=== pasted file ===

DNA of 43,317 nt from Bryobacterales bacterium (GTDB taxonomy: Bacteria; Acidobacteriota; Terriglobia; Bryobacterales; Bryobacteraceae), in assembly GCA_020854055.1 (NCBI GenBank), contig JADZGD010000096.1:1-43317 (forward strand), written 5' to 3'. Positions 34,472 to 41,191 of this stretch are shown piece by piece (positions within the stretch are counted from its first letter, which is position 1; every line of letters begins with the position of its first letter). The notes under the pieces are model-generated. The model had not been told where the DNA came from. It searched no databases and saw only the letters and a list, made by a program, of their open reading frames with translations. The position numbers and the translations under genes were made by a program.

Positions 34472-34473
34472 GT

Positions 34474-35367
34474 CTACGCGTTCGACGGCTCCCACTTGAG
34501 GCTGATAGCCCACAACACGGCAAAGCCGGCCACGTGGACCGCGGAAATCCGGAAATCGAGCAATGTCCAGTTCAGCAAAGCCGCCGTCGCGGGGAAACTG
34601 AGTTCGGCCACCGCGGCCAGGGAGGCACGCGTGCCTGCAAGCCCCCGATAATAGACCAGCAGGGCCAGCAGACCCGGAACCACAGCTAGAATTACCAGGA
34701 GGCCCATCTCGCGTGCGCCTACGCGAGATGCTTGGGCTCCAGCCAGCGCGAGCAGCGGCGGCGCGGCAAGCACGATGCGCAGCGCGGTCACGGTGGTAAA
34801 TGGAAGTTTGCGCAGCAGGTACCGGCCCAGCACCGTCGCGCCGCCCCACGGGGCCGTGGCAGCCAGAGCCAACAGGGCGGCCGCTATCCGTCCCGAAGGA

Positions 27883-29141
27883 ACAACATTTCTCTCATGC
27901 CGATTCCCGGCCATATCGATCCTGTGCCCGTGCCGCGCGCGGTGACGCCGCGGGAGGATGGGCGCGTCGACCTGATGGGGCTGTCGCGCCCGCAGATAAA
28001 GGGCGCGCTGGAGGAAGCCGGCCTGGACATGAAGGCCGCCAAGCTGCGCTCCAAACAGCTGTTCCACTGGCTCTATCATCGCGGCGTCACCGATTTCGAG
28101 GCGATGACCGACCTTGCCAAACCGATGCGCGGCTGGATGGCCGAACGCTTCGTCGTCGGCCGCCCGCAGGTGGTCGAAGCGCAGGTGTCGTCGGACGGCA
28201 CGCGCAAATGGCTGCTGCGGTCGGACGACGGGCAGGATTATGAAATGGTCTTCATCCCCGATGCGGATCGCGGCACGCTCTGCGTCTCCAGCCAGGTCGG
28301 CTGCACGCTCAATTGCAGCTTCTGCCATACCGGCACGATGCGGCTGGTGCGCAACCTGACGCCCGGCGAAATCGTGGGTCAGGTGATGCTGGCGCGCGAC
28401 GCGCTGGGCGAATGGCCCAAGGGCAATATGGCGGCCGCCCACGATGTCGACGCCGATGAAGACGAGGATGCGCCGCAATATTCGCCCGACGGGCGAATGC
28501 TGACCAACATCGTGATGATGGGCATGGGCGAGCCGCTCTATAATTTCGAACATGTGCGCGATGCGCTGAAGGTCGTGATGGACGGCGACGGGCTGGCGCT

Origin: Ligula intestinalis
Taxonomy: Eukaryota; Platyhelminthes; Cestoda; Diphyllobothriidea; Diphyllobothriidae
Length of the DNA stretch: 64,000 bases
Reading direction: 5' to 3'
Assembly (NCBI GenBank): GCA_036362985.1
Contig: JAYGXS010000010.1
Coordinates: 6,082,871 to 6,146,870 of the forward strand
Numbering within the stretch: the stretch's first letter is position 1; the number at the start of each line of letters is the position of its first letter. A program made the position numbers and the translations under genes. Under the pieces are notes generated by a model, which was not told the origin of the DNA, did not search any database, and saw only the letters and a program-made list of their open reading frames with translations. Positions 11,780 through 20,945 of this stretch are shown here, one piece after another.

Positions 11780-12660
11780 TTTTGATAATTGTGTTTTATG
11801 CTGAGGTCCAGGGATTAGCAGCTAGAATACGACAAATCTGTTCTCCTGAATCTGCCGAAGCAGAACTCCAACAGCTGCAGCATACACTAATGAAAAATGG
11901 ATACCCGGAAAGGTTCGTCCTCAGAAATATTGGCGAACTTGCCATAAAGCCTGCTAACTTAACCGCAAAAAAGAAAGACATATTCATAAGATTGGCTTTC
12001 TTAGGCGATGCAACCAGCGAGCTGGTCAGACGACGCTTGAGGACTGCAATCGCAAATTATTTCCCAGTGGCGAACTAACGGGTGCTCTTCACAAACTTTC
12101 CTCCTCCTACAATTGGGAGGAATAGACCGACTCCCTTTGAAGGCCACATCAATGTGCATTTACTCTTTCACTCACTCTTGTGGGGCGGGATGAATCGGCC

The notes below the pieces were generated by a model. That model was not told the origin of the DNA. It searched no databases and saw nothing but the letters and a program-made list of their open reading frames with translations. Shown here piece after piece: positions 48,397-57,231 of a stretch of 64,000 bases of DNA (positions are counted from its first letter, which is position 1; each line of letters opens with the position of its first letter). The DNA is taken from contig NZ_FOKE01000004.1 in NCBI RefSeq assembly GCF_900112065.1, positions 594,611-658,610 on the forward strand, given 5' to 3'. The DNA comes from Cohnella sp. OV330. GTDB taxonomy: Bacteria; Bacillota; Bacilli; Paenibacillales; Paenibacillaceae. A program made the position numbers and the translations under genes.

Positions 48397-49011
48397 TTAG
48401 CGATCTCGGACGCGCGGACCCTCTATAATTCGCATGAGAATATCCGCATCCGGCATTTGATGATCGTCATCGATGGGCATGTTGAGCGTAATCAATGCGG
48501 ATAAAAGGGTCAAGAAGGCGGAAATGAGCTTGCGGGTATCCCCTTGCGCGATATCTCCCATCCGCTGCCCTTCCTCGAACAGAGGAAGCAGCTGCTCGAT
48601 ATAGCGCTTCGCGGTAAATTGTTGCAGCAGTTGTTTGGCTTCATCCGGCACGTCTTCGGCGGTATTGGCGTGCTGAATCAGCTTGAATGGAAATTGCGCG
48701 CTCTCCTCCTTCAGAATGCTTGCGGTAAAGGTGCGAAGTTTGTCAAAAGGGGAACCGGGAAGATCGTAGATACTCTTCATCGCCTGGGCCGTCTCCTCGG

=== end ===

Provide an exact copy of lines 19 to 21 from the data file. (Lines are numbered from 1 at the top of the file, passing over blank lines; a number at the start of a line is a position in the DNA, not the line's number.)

Origin: Ligula intestinalis
Taxonomy: Eukaryota; Platyhelminthes; Cestoda; Diphyllobothriidea; Diphyllobothriidae
Length of the DNA stretch: 64,000 bases